US Domestic News Roundup: Schumer sets procedural vote for $1.2 trillion bipartisan infrastructure bill; U.S. lawmakers want more congressional review before war action taken and more
Following is a summary of current US domestic news briefs. Schumer sets procedural vote for $1.2 trillion bipartisan infrastructure bill U.S. Senate Democratic leader Chuck Schumer said on Monday he would set a procedural vote on a bipartisan $1.2 trillion infrastructure bill for Wednesday. U.S. lawmakers want more congressional review before war action taken Three U.S. senators who have campaigned to clamp down on foreign weapons sales and pare back military action without congressional approval will introduce their broadest effort yet on Tuesday to claw back war powers from the White House.
Following is a summary of current US domestic news briefs.
Schumer sets procedural vote for $1.2 trillion bipartisan infrastructure bill
U.S. lawmakers want more congressional review before war action taken
Three U.S. senators who have campaigned to clamp down on foreign weapons sales and pare back military action without congressional approval will introduce their broadest effort yet on Tuesday to claw back war powers from the White House. Democratic Senator Chris Murphy, Republican Mike Lee and Independent Bernie Sanders will unveil their "National Security Powers Act" on Tuesday, sources familiar with the measure said.
Proud Boys leader pleads guilty to weapons charge, destroying Black Lives Matter flag
Enrique Tarrio, a leader of the right-wing extremist group the Proud Boys, pleaded guilty on Monday to burning a Black Lives Matter flag and possessing a large-capacity ammunition feeding device, federal prosecutors said. Tarrio, 37, faces a maximum sentence of 180 days in jail for each of the two counts against him and a $1,000 fine when he is sentenced in April.
Jason Lilley was a special operations forces Marine Raider who fought in multiple battles in Iraq and Afghanistan during America's longest war. As Lilley, 41, reflects on President Joe Biden's decision to end America's military mission in Afghanistan on Aug. 31, he expresses love for his country, but disgust at its politicians and dismay at the blood and money squandered. Comrades were killed and maimed in wars he says were unwinnable, making him rethink his country and his life.
Schumer tees up bipartisan infrastructure vote after Republicans urge delay
U.S. Senate Democratic leader Chuck Schumer said on Monday he would set a procedural vote on a bipartisan infrastructure package that is a key part of Democratic President Joe Biden's agenda for Wednesday, increasing pressure on negotiators as they struggled with ways to pay for the cost of the measure. Schumer said the Wednesday vote did not require Senate negotiators to hammer out every provision in the bill by then and that Democratic leaders of the bipartisan group supported his approach.
U.S. states to unveil $26 billion opioid settlement with drug distributors, J&J - sources
U.S. state attorneys general are expected this week to unveil a $26 billion settlement resolving claims that three major drug distributors and drugmaker Johnson & Johnson helped fuel a nationwide opioid epidemic, people familiar with the matter said on Monday. Distributors McKesson Corp, Cardinal Health Inc, and AmerisourceBergen Corp would pay a combined $21 billion, while Johnson & Johnson would pay $5 billion. New York on Tuesday is expected to announce the distributors have agreed to a $1 billion-plus settlement with the state, a source said.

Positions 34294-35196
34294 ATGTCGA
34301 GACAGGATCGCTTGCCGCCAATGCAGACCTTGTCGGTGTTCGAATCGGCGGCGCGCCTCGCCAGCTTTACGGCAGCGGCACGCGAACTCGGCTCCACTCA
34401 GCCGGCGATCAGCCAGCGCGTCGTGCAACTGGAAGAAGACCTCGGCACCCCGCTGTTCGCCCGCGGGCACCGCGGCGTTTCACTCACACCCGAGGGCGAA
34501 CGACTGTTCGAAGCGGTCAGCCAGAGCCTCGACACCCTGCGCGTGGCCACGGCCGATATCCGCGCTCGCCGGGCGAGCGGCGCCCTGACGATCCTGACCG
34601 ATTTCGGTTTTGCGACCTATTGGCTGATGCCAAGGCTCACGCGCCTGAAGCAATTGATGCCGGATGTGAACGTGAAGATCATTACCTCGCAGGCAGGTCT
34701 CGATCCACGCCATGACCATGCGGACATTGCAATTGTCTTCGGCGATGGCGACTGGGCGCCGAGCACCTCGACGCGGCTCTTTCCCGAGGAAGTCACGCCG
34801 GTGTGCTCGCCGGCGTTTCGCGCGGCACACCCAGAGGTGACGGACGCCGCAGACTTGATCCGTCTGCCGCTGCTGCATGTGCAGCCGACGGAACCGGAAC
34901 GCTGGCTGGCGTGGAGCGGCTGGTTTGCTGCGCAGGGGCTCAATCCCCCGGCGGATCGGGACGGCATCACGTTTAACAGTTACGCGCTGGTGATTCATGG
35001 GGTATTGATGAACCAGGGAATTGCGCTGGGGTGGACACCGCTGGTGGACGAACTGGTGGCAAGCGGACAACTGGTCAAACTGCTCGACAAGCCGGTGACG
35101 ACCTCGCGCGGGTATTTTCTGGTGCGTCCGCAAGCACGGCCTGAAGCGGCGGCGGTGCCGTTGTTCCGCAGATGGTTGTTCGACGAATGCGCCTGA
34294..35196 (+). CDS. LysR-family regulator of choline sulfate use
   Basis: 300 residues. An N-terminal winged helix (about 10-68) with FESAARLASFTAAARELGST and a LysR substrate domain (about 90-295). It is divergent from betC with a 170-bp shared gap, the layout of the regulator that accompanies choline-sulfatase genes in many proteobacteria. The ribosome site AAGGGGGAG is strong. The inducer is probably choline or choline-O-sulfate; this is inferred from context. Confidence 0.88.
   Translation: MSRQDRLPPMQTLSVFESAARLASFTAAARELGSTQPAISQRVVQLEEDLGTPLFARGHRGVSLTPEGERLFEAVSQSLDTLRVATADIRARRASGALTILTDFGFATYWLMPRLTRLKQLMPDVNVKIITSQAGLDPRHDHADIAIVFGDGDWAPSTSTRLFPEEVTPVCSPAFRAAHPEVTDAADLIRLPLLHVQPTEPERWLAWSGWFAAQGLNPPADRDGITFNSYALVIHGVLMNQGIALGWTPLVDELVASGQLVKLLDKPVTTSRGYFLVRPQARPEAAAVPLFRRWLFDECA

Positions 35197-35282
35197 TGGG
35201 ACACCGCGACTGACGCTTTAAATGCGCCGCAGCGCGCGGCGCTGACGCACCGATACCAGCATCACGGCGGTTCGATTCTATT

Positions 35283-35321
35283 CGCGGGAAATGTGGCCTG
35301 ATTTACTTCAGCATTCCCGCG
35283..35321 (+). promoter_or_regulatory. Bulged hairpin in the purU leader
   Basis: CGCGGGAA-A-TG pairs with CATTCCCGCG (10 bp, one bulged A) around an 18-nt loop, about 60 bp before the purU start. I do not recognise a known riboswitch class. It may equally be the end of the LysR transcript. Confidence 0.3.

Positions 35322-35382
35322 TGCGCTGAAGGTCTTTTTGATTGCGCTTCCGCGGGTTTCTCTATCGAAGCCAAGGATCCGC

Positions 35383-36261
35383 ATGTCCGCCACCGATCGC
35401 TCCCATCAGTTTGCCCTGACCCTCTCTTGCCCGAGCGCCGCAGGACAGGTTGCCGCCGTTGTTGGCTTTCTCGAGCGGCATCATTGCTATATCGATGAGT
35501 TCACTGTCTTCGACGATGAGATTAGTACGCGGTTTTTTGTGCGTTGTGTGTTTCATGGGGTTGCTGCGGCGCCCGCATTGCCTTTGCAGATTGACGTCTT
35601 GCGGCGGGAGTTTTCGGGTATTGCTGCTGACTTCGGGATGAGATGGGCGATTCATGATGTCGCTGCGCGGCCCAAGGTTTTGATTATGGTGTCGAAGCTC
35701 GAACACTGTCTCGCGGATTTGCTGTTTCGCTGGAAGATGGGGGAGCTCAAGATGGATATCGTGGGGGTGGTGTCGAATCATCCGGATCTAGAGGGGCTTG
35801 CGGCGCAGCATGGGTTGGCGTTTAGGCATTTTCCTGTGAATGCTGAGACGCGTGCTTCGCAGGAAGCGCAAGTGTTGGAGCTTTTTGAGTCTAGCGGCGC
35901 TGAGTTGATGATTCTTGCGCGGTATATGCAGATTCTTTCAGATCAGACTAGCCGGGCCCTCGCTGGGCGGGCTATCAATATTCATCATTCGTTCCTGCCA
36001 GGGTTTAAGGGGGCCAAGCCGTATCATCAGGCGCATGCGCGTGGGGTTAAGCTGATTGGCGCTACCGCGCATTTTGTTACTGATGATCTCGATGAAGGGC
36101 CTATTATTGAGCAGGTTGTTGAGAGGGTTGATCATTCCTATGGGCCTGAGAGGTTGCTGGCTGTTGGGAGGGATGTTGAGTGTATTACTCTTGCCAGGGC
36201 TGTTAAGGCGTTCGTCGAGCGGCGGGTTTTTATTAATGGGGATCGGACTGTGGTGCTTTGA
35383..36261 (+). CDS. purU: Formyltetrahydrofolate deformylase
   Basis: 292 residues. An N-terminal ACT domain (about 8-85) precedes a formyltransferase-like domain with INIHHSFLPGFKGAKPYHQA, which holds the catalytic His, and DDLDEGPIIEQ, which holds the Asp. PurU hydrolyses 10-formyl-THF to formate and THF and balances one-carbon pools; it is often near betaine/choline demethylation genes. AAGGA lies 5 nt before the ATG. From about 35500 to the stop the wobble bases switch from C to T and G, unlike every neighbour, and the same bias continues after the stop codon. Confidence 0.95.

Trump official misled Congress about census citizenship question - probe
A watchdog agency found that former Commerce Department Secretary Wilbur Ross misrepresented the reasons for wanting to add a citizenship question to the 2020 Census, and the Trump administration declined to prosecute him, a probe showed on Monday. In a letter dated Friday, Commerce Department Inspector General Peggy Gustafson said Ross' congressional testimony in March 2018 "misrepresented the full rationale" of the question when he said it was driven by a Justice Department request to aid in enforcing the Voting Rights Act.
U.S. House Republican leader Kevin McCarthy nominated five members of his party, including staunch Trump ally Jim Jordan, to serve on a special congressional panel probing the Jan. 6 riot at the U.S. Capitol, his office said on Monday. McCarthy is also naming Representatives Jim Banks, Rodney Davis, Kelly Armstrong, and Troy Nehls to the committee, a statement from McCarthy's office said.
U.S. announces new cybersecurity requirements for critical pipeline owners
The Department of Homeland Security on Tuesday required owners and operators of critical pipelines that transport hazardous liquids and natural gas to implement "urgently needed protections against cyber intrusions." It was the second security directive issued by the department's Transportation Security Administration since May after a hack of the Colonial Pipeline disrupted fuel supplies in the southeastern United States for days.
Twitter Inc on Monday said it temporarily suspended Republican U.S. Representative Marjorie Taylor Greene's account for tweets that violated the social media's misinformation policy on COVID-19. Greene posted that the coronavirus is not dangerous for non-obese people and those under 65, and that organizations should not force "non-FDA" approved vaccines or masks. These tweets have been labeled as "misleading" by the platform.
(This story has not been edited by Devdiscourse staff and is auto-generated from a syndicated feed.)